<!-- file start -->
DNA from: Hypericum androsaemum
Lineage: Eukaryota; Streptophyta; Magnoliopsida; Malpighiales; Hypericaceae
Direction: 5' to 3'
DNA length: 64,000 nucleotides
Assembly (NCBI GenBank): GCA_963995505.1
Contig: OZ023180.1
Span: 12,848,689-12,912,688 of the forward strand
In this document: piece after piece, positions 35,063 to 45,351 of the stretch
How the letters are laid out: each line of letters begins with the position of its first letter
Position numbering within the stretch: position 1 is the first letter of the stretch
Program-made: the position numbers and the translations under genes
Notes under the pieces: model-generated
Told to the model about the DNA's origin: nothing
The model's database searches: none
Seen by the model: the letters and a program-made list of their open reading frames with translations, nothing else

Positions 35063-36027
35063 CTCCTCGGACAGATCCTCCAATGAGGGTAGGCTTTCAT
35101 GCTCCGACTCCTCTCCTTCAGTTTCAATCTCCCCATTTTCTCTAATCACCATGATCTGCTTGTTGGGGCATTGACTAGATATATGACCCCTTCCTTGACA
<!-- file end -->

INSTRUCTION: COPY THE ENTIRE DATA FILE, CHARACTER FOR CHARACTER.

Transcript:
DNA from: Hypericum androsaemum
Lineage: Eukaryota; Streptophyta; Magnoliopsida; Malpighiales; Hypericaceae
Direction: 5' to 3'
DNA length: 64,000 nucleotides
Assembly (NCBI GenBank): GCA_963995505.1
Contig: OZ023180.1
Span: 12,848,689-12,912,688 of the forward strand
In this document: piece after piece, positions 35,063 to 45,351 of the stretch
How the letters are laid out: each line of letters begins with the position of its first letter
Position numbering within the stretch: position 1 is the first letter of the stretch
Program-made: the position numbers and the translations under genes
Notes under the pieces: model-generated
Told to the model about the DNA's origin: nothing
The model's database searches: none
Seen by the model: the letters and a program-made list of their open reading frames with translations, nothing else

Positions 35063-36027
35063 CTCCTCGGACAGATCCTCCAATGAGGGTAGGCTTTCAT
35101 GCTCCGACTCCTCTCCTTCAGTTTCAATCTCCCCATTTTCTCTAATCACCATGATCTGCTTGTTGGGGCATTGACTAGATATATGACCCCTTCCTTGACA